Women and the Reformation / Edition 1
  • Women and the Reformation / Edition 1
  • Women and the Reformation / Edition 1

Women and the Reformation / Edition 1

by Kirsi Stjerna
     
 

Women were critical participants in Christian life during the Reformations. Women and the Reformation gathers historical materials and personal accounts to provide a comprehensive and accessible look at the status and contributions of women as leaders in the sixteenth-century Protestant world.

Examining individual stories from women of the times, this volume

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Overview

Women were critical participants in Christian life during the Reformations. Women and the Reformation gathers historical materials and personal accounts to provide a comprehensive and accessible look at the status and contributions of women as leaders in the sixteenth-century Protestant world.

Examining individual stories from women of the times, this volume includes biographical sketches from figures as diverse as the ex-nun Katharina von Bora Luther, Jeanne d'Albret, Queen of Navarre, the prophetess Ursula Jost, and the learned Olimpia Fulvia Morata. The first book of its kind, this groundbreaking text brings together social history and theology to provide an original assessment of the theological effects these women had in Christian life and spirituality.

About the Author:
Kirsi Stjerna is Associate Professor of Reformation Church History and Director of the Institute for Luther Studies at the Lutheran Theological Seminary at Gettysburg

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Product Details

ISBN-13:
9781405114233
Publisher:
Wiley
Publication date:
07/21/2008
Edition description:
New Edition
Pages:
280
Product dimensions:
6.70(w) x 9.60(h) x 0.60(d)

Table of Contents

Acknowledgments viii

Introduction 1

The Vision and the Scope of the Book 1

The Term “Reformation” and Inclusivity Concerns 3

Visionary Studies on Women and the Reformation 5

Women in this Book 7

Part 1 Options and Visions for Women 9

1 Prophets, Visionaries, and Martyrs – Ursula Jost and her Publisher Margarethe Prüss 11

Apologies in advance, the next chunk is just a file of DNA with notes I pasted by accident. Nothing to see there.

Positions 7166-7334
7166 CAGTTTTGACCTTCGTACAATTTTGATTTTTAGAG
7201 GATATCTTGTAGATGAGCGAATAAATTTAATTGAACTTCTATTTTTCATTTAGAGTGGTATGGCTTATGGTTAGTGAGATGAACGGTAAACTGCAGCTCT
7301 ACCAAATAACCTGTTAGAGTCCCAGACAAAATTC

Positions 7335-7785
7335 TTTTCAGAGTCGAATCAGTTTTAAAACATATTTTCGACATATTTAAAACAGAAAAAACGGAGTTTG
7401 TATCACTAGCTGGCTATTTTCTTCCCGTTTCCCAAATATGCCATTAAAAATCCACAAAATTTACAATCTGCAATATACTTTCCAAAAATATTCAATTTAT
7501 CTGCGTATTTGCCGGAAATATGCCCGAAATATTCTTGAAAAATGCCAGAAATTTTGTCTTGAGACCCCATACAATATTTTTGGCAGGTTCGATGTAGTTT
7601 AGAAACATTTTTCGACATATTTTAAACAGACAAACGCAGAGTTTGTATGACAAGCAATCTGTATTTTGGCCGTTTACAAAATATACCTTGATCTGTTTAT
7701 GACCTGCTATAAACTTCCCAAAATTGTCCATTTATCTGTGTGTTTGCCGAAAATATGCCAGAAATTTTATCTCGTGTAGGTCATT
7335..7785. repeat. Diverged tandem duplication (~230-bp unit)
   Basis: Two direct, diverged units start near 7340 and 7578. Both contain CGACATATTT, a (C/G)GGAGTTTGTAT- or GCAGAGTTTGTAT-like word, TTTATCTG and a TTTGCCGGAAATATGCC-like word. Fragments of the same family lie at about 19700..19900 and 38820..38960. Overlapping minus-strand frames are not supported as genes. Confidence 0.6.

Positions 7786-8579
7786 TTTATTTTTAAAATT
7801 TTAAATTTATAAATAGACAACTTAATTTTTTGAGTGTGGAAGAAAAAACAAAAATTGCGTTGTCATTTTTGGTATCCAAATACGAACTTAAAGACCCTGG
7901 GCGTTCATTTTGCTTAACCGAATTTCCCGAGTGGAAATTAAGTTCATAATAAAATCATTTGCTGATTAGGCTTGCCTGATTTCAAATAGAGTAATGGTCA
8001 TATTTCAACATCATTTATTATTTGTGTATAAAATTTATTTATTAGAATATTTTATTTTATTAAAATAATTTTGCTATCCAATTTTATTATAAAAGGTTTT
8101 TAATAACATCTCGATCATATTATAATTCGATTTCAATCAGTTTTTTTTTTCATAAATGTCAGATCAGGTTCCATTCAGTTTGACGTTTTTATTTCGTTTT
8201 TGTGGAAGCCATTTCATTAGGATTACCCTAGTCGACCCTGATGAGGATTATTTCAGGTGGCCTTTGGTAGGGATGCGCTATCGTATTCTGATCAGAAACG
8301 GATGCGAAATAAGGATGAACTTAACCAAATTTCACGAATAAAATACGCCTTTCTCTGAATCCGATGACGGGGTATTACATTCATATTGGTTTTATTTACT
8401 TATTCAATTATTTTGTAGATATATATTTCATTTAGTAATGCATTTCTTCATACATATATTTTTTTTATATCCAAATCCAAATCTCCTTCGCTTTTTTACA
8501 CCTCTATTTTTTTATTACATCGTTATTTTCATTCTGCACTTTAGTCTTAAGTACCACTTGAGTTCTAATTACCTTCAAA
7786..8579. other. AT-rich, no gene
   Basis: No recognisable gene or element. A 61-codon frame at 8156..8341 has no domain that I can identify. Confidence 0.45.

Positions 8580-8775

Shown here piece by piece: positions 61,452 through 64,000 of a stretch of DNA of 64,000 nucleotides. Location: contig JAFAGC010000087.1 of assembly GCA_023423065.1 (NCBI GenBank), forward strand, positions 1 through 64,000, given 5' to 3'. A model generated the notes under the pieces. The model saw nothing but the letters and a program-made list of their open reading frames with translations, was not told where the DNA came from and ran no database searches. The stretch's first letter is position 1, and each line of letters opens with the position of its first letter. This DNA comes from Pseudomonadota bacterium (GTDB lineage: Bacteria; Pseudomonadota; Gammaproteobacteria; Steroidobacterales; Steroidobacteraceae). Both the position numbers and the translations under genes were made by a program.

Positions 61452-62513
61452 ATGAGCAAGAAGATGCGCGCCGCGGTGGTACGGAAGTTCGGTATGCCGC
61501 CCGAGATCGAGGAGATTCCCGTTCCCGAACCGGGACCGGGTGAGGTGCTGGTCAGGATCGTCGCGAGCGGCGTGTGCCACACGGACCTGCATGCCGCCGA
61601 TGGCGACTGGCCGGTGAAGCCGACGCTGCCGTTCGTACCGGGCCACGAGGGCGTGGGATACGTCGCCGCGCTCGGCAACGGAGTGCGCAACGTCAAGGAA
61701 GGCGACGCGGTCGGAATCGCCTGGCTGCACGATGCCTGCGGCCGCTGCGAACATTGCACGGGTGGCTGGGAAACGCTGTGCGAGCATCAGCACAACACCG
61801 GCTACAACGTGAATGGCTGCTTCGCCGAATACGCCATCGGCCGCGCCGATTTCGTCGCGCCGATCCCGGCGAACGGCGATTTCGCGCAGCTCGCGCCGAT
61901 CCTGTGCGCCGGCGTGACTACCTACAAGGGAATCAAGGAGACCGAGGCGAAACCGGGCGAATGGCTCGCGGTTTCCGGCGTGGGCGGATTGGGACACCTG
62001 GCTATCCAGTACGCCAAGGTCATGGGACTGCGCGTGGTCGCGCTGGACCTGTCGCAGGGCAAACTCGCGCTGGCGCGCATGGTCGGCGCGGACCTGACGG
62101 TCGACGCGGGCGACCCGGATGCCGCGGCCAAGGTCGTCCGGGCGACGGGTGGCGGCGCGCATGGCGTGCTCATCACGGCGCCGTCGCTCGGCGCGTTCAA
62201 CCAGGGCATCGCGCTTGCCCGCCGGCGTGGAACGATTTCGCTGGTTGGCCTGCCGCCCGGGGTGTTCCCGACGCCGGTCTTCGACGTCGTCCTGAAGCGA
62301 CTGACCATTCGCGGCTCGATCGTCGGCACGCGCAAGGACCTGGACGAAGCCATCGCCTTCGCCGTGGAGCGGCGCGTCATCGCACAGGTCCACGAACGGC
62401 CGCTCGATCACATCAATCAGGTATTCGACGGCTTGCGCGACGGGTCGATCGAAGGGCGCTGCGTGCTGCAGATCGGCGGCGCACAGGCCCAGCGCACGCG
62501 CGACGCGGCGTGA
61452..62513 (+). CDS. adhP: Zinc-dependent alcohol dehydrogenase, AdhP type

Introduction – Medieval Women Visionaries 11

Anabaptists and Martyrs 14

Prophets in Strasbourg and their Publisher Margarethe Prüss 17

Prophet Ursula Jost and her Visions 19

Conclusion 22

2 The Monastic Option – The Struggle of the Convents 23

Introduction – The Drama of Closing the Convents 23

An Excursion – Monastic Calling 24

Nuns’ Fight for Freedom 26

Conclusion 30

3 Marriage and Motherhood – The Preferred Calling 32

Introduction – Marriage Only? 32

The Holy Marital Vocation 33

Pastors’ Wives 35

Motherhood, Prostitution, Divorce 37

Conclusion 38

4 Learning and Power – An Elusive Option 40

Introduction: The Impetus and Obstacles for Theological Writing 40

Writing with and without Visions 42

The Education Factor 43

The Educated Women 46

Part 2 Women as Models, Leaders and Teachers of the Reformation 49

5 “Herr Doktor” Katharina von Bora, 1499–1552. The Lutheran Matriarch 51

Introduction 52

Katharina – From a Nun to the Ultimate Reformer’s Spouse 52

Conclusion 67

A Word about Sources and References 69

6 Argula von Grumbach, 1492 to 1563/68? – A Bavarian Apologist and a Pamphleteer 71

Introduction 72

Argula as a Defender of Faith – A Valiant Christian, or a Devilish Woman? 73

Conclusion 83

A Word about Sources and References 85

7 Elisabeth von Brandenburg, 1485–1555, and Elisabeth von Braunschweig, 1510–1558 – Exiled Mothers, Reforming Rulers 87

Introduction 88

Elisabeth von Brandenburg née Elisabeth of Denmark – A Reformer in Exile 89

Elisabeth von Braunschweig-Lüneburg (Calenberg) 96

Conclusion 107

A Word about Sources and References 108

8 Katharina Schütz Zell, 1498–1562 – A Publishing Church Mother in Strasbourg 109

Introduction 109

A Church Mother, a Pastoral Care Provider, a Writer, Even a Preacher 110

Conclusion 130

A Word about Sources and References 131

9 Marie Dentière, 1495–1561 – A Genevan Reformer and Writer 133

Introduction 133

Marie Dentière – A Feminist Reformer and Biblical Interpreteter 135

Conclusion 146

A Word about Sources and References 147

10 Marguerite de Navarre, 1492–1549, and Jeanne d’Albret, 1528–1572 – The Protectors of the French Reformers 149

Introduction 150

Marguerite d’Angoulême/de Navarre – The Illustrious Queen, Writer and Spiritual Mother 150

Jeanne d’Albret, a Protestant Queen and a Huguenot leader 158

Conclusion 173

A Word about Sources and References 174

11 Renée de France, 1510–1575 – A Friend of the Huguenots 175

Introduction 176

Renée – A French Protector of Huguenots in Italy and France 177

Conclusion 195

A Word about Sources and References 196

12 Olimpia Fulvia Morata, 1526/27–1555 – An Italian Scholar 197

Introduction 197

Olimpia Fulvia Morata, a Classicist Huguenot Teacher 199

Conclusion 210

A Word about Sources and References 212

Conclusions and Observations on Gender and the Reformation 213

Reformation and Gender, Changes and Losses 213

Individual Choices and Women’s Experiences 216

The Options for Women 217

Reformers’ Ideas about Women 219

Sola Scriptura, Education, and Legal Matters 219

Conclusion 221

Bibliography 223

Options and Visions for Women 223

Women as Models, Leaders and Teachers of the Reformation 232

Index 259

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